Salman Rushdie has been taken off a ventilator and was able to talk, a day after the Mumbai-born author was stabbed, in what US authorities said was a “targeted, unprovoked, preplanned” attack.
Rushdie, who faced Islamist death threats for years after writing “The Satanic Verses”, was stabbed by a 24-year-old New Jersey resident identified as Hadi Matar, a US national of Lebanese origin, on stage on Friday while he was being introduced at a literary event of the Chautauqua Institution in Western New York.
“@SalmanRushdie off ventilator and talking! Continued prayers from all @chq,” Chautauqua Institution president Michael Hill said in a tweet on Saturday night.
Rushdie’s agent, Andrew Wylie, also confirmed the news to the US media.
Rushdie, 75, was put on a ventilator after he was stabbed by Matar.
Earlier on Saturday, Matar pleaded not guilty to charges of attempted murder and assault at a brief court appearance where he was denied bail.
Matar was charged with attempted murder and assault in the stabbing of Rushdie and he pleaded not guilty. He made his appearance in court, wearing a black-and-white striped jumpsuit and handcuffed.
Chautauqua County District Attorney Jason Schmidt provided the details of Rushdie’s injuries in court during Matar’s arraignment Saturday afternoon.
The author’s injuries include three stab wounds to the right side of the front of his neck, four stab wounds to his stomach, a puncture wound to his right eye and chest, and a laceration on his right thigh, according to the county prosecutor.
This was a targeted, unprovoked, preplanned attack on Mr Rushdie, Schmidt alleged.
Matar faces up to 32 years if convicted of both charges, Schmidt said.
The attack on Rushdie drew shock and condemnation from world leaders and literary stalwarts.
US President Joe Biden said in a statement on Saturday that he and First Lady Jill Biden were “shocked and saddened” to learn of the “vicious” attack on the author.
“Salman Rushdie — with his insight into humanity, with his unmatched sense for story, with his refusal to be intimidated or silenced — stands for essential, universal ideals. Truth. Courage. Resilience. The ability to share ideas without fear. These are the building blocks of any free and open society. And today, we reaffirm our commitment to those deeply American values in solidarity with Rushdie and all those who stand for freedom of expression,” Biden said.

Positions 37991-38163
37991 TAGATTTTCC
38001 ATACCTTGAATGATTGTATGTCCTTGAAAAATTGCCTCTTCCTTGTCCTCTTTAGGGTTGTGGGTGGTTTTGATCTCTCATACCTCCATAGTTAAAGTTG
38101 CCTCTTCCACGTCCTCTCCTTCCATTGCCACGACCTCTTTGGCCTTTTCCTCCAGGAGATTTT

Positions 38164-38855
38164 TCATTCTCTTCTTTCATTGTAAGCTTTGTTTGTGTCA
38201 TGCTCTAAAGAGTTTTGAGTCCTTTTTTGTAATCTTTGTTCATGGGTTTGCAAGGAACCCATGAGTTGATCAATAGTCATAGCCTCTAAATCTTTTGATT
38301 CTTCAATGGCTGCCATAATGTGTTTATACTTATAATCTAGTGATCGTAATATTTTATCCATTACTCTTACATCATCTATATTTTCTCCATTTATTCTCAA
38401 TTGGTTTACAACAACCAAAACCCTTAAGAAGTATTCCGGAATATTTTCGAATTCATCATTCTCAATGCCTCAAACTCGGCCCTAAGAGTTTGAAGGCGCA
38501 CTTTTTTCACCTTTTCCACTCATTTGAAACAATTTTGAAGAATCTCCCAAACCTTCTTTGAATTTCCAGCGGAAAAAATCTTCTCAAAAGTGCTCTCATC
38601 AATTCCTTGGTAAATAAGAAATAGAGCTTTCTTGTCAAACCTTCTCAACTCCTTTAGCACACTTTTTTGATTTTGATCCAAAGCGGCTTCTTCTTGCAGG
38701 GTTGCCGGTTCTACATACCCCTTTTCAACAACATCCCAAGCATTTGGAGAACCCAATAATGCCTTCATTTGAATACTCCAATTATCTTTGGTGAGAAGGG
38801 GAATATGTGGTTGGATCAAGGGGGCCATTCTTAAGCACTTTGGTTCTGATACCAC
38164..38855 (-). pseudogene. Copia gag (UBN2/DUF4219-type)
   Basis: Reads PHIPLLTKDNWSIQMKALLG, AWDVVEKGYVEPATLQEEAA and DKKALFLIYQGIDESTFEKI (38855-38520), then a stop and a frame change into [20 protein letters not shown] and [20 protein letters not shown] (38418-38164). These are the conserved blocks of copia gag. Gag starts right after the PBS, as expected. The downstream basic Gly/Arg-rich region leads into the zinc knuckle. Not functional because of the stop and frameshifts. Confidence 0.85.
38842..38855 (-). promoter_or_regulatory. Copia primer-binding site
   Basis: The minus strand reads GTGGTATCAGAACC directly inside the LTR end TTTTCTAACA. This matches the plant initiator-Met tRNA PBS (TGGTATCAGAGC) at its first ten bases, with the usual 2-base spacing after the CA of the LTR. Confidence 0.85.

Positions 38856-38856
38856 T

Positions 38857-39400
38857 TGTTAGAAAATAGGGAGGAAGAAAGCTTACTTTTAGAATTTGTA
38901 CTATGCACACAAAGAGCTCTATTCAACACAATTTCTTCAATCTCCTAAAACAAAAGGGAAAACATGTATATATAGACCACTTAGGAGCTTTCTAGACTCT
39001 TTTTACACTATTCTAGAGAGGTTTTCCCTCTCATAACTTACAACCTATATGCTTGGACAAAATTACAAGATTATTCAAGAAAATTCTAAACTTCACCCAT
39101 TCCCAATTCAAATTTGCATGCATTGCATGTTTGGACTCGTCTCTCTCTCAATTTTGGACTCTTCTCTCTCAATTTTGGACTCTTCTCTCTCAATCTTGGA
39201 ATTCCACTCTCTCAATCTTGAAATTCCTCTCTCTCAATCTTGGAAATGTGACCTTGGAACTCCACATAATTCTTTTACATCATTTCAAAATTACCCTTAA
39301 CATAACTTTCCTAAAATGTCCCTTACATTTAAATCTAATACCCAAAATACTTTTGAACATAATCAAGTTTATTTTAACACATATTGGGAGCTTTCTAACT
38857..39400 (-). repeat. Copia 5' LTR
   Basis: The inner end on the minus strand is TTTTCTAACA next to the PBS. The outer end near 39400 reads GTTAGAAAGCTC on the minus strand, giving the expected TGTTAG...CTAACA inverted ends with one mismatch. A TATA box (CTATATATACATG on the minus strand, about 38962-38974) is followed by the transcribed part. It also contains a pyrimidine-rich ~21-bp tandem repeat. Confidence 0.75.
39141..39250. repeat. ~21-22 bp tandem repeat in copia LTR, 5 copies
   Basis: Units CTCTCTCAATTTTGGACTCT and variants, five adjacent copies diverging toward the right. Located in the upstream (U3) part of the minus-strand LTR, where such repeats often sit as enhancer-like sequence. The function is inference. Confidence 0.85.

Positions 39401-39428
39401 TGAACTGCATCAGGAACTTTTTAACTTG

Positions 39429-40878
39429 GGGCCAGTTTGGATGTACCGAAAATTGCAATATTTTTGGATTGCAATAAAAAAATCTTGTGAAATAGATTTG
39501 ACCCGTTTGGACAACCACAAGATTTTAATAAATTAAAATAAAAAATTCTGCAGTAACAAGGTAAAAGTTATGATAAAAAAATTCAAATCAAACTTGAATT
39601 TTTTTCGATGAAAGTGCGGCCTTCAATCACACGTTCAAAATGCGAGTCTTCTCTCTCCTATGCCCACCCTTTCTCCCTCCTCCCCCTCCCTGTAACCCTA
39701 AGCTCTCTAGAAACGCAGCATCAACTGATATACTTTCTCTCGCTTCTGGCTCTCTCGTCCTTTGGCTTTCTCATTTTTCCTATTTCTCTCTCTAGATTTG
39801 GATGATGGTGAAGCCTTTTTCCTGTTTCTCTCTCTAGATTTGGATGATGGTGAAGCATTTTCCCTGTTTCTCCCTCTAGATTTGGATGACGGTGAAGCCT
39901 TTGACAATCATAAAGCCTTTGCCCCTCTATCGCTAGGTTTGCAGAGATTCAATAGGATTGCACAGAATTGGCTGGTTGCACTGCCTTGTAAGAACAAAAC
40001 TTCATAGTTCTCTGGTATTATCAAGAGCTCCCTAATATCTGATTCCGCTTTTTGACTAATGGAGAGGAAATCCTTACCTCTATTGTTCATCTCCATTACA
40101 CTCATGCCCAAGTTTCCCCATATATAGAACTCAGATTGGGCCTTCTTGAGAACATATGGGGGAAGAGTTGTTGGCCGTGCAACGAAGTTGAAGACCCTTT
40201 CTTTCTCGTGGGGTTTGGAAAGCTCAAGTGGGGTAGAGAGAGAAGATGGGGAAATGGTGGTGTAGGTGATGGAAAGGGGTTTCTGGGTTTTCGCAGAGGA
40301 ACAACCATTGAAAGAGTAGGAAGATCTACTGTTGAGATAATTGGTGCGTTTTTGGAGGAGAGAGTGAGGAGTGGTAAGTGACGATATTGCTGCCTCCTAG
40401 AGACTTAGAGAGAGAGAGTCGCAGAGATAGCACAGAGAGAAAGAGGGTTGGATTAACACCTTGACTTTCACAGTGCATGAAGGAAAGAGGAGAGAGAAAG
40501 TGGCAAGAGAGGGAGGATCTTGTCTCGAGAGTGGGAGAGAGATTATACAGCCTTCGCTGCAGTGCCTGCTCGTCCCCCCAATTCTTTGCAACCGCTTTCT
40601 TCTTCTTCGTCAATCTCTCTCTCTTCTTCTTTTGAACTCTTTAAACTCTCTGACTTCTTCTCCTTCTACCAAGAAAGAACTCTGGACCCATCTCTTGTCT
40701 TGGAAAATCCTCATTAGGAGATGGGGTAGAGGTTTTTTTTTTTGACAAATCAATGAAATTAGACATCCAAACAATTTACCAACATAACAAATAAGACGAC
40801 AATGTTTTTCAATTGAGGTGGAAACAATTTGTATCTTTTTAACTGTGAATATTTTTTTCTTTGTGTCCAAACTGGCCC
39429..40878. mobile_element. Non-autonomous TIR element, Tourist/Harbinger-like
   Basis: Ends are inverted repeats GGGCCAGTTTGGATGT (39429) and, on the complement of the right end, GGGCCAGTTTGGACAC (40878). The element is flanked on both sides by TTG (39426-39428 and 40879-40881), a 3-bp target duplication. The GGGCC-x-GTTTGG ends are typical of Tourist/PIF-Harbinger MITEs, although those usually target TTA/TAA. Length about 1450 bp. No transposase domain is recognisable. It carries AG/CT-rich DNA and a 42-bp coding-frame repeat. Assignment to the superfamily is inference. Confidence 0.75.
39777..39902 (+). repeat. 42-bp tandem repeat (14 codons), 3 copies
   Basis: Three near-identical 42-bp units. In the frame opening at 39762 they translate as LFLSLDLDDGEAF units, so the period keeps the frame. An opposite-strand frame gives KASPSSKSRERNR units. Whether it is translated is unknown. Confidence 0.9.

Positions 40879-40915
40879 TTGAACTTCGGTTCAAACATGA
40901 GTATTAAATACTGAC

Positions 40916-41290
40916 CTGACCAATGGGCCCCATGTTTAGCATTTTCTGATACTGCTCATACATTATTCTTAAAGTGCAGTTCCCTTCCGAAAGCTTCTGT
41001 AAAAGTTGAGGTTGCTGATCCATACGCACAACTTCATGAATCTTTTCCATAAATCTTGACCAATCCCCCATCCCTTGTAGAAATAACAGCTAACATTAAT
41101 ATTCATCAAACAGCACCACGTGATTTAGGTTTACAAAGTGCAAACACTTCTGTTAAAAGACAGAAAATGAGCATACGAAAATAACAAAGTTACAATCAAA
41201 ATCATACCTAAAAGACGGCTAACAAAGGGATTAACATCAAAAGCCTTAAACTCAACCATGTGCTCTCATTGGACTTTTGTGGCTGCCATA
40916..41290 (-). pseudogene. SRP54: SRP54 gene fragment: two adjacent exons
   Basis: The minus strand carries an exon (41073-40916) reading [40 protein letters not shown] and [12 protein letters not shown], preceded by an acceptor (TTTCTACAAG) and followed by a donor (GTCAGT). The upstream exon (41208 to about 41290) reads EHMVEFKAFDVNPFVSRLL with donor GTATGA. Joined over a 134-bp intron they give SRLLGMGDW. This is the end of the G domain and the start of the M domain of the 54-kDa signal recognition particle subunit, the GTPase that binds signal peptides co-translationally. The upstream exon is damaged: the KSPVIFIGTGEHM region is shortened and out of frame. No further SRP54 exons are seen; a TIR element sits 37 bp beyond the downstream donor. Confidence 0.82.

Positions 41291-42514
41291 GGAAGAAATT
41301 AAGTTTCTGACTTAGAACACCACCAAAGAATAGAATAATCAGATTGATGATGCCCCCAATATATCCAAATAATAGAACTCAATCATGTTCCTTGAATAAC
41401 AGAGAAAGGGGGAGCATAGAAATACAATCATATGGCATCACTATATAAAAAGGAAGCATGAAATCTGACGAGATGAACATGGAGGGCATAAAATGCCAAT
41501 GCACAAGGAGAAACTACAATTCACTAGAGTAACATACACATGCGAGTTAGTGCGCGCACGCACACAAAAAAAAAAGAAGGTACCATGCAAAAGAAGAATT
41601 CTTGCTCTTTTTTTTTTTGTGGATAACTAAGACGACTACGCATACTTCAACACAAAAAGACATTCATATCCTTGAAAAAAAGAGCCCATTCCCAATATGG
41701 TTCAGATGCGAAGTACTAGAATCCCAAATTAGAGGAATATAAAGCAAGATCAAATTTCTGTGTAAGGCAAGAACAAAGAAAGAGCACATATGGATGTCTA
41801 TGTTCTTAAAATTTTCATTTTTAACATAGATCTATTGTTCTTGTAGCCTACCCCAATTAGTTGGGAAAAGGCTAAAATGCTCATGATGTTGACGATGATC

“We, together with all Americans and people around the world, are praying for his health and recovery. I am grateful to the first responders and the brave individuals who jumped into action to render aid to Rushdie and subdue the attacker,” he added.
UN Secretary-General Antonio Guterres said he is “appalled” to learn about the attack on Rushdie. “The Secretary-General was appalled to learn of the attack on renowned novelist Salman Rushdie,” a statement issued on Friday by his spokesperson said.
“In no case is violence a response to words spoken or written by others in their exercise of the freedoms of opinion and expression,” Guterres said, conveying his wishes for Rushdie’s early recovery.
European Union foreign policy chief Josep Borrell stronglycondemned the attack on Saturday night.
“International rejection of such criminal actions, which violate fundamental rights and freedoms, is the only path towards a better and more peaceful world,” Borrell tweeted.
Rushdie lived in hiding and under police protection for years after late Iranian leader Ayatollah Ruhollah Khomeini put out a fatwa in 1989 calling for his death in retribution for his book The Satanic Verses.
A report in The New York Times said according to prosecutors, Rushdie was stabbed roughly 10 times in the premeditated attack.
“In court, prosecutors said that the attack on the author was premeditated and targeted,” the report said, adding that Matar travelled by bus to the “intellectual retreat in western New York and purchased a pass that allowed him to attend” the talk “Rushdie was to give on Friday morning”.